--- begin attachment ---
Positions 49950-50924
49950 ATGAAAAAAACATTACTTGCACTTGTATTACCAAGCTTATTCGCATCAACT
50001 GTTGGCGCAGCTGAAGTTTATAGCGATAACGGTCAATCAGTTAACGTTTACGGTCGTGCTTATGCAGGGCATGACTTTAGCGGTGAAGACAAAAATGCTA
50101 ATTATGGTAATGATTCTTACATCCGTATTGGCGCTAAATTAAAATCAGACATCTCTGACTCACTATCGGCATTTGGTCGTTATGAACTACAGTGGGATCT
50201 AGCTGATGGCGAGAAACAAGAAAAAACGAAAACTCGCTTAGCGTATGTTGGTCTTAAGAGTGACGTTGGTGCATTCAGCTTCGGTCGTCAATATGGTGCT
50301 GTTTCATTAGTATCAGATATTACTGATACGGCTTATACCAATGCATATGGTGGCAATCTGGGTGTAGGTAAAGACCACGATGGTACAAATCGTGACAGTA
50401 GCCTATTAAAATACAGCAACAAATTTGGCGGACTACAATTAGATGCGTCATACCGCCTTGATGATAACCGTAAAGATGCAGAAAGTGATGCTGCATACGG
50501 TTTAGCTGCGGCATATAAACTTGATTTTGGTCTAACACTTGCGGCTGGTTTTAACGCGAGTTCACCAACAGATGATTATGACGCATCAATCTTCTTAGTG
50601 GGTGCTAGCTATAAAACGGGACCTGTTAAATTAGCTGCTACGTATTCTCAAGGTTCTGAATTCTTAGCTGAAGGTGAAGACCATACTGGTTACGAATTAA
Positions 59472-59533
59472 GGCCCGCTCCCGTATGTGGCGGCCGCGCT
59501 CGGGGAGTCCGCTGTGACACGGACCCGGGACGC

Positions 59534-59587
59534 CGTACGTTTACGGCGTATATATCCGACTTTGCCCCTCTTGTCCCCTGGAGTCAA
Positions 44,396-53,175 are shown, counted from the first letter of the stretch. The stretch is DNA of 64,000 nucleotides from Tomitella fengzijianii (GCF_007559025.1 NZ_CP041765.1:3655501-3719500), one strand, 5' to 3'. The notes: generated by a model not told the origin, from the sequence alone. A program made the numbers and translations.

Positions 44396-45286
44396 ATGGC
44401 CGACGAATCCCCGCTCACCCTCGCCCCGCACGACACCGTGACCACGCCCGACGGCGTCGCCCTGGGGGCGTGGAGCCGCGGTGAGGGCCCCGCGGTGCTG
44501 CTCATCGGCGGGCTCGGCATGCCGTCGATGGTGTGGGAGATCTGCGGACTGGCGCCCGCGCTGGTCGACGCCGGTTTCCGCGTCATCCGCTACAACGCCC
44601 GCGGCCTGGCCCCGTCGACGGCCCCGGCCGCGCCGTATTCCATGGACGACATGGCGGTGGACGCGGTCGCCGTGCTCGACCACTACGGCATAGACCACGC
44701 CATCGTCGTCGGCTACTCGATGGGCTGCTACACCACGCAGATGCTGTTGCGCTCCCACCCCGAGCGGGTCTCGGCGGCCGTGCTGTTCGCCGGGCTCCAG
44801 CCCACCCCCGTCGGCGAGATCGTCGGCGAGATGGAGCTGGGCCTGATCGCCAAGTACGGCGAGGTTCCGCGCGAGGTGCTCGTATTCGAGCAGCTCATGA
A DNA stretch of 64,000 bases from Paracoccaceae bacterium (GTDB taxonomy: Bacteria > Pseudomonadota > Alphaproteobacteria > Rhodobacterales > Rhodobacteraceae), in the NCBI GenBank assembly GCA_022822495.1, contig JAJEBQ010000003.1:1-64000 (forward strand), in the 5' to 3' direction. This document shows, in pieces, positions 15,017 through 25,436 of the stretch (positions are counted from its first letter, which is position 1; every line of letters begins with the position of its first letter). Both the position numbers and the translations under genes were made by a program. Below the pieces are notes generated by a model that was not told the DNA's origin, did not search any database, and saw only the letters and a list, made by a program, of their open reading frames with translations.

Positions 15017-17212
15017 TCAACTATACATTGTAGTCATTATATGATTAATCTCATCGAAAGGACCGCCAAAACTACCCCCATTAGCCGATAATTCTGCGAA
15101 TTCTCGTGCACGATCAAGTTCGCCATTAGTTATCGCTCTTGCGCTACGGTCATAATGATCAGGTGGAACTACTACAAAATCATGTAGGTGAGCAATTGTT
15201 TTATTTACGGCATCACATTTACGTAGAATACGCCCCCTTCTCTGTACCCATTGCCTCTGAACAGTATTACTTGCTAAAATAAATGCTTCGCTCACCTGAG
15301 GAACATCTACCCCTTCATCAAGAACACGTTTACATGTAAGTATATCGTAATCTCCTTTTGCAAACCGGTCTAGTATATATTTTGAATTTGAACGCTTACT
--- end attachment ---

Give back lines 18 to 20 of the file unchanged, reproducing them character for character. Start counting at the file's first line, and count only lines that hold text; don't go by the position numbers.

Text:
44401 CGACGAATCCCCGCTCACCCTCGCCCCGCACGACACCGTGACCACGCCCGACGGCGTCGCCCTGGGGGCGTGGAGCCGCGGTGAGGGCCCCGCGGTGCTG
44501 CTCATCGGCGGGCTCGGCATGCCGTCGATGGTGTGGGAGATCTGCGGACTGGCGCCCGCGCTGGTCGACGCCGGTTTCCGCGTCATCCGCTACAACGCCC
44601 GCGGCCTGGCCCCGTCGACGGCCCCGGCCGCGCCGTATTCCATGGACGACATGGCGGTGGACGCGGTCGCCGTGCTCGACCACTACGGCATAGACCACGC